Phebe Novakovic is the chief executive of General Dynamics, a global aerospace and defense company. She started her national security career at the CIA. You would not expect to find Phebe Novakovic in Occoquan.

And yet, both she and the people of Occoquan are deeply patriotic and share a commitment to democracy.

She recently gave a talk in Boston, covered by The Washington Post. In it, she said, “I’m fiercely patriotic. I’m proud of that. I think we need to have more of a national dialogue about the importance of patriotism and shared values, so I’m not shy about it.”

When asked about the threats facing our country, she didn’t immediately say Russia or China or the Iran. “I worry profoundly about our divisiveness as a nation,” she said.

Without saying who was responsible, Novakovic said “anger and hatred” could be deeply harmful to the United States.

“I worry a lot about the corrosive and cancerous effects of that level of anger and hatred,” she said. “Sometimes it’s flat-out hatred, and that I think is scary. You can destroy yourself much faster than an enemy can destroy you. And, typically, great empires fall from the inside out.”

With words like these, I would not be surprised to find Phebe Novakovic in Occoquan.

In my novel City of Peace, pastor Harley Camden visits the Occoquan Town Hall, which had once been an Episcopal Church. Rows of chairs fill the former worship space, facing the raised chancel in which the town council gathers for monthly meetings. The room feels sacred—not in the sense of Christian holiness, but in terms of respect for local governance, practiced in Occoquan for almost 300 years.

The town is deeply patriotic, with a long-standing commitment to democracy.

But even the Town of Occoquan can experience divisiveness, anger and hatred. In the novel, Harley speaks with a church member named Mary about the ways that residents have talked with one another, and the effect these words have had.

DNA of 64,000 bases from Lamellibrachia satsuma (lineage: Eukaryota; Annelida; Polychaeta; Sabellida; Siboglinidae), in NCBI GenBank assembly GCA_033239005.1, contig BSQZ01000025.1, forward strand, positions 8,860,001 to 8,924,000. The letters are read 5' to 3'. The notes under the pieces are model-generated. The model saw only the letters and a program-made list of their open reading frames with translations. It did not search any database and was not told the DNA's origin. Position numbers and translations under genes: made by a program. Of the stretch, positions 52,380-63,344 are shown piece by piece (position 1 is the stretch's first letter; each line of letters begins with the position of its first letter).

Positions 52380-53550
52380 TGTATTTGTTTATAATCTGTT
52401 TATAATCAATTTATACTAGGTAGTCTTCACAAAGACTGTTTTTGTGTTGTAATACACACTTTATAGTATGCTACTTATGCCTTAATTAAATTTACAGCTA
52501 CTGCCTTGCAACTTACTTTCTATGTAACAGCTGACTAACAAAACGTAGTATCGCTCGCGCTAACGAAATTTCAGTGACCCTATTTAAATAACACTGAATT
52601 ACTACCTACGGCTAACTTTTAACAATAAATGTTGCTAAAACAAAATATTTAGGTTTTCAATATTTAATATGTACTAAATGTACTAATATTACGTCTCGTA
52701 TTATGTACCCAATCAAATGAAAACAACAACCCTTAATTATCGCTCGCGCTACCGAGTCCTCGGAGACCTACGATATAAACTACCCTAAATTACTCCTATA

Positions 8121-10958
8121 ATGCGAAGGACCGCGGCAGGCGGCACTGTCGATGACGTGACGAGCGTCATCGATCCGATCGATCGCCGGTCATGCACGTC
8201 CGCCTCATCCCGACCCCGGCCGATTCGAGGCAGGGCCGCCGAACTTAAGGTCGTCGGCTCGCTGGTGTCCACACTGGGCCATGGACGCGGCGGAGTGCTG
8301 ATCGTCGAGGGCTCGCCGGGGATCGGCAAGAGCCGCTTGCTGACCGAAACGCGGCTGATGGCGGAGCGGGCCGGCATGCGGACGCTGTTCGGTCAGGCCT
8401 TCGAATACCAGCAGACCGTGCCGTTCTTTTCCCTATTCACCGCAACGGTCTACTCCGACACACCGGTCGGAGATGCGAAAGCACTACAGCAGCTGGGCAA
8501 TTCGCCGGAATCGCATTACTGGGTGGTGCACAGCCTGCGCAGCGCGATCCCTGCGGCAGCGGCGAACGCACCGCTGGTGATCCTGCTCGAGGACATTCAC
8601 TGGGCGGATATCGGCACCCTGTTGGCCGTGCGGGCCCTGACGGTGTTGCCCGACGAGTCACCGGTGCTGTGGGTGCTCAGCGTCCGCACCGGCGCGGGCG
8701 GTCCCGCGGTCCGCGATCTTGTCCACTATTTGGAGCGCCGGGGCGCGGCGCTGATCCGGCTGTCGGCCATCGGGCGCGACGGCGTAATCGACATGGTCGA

“People have got to communicate well,” he says, “and really talk to each other. Horrible things happen when they fail to do so.”

Mary shakes her head sadly, and then Harley asks her, “Have I preached here about the power of words?”

“No, I don’t think so,” she replies.

“I’m convinced that words create reality,” Harley explains.

“It’s a very biblical idea,” he says. “Think of God creating the world in Genesis, saying ‘Let there be light,’ and there is light. Jesus is described in the New Testament as ‘the Word.’ When Martin Luther King, Jr., said, ‘I have a dream,’ people began to see a vision of a new world of equality. Words create reality.”

“That makes sense, I guess,” says Mary.

“So the words we use are terribly important,” he continued. “Whether we say ‘I love you’ or ‘I hate you’ makes a huge difference. If I say to a friend, ‘I forgive you,’ it actually changes our relationship.” But the words that people so often speak are misleading, harsh, or hateful.

Phebe Novakovic is right: We need a national dialogue about the importance of patriotism and shared values. Words create reality, and they can either bring us together or pull us apart.

Since Harley Camden would agree, he would certainly be happy to see Phebe Novakovic in Occoquan.

What words do you think need to be spoken in this time of divisiveness? Join the conversation through a comment below.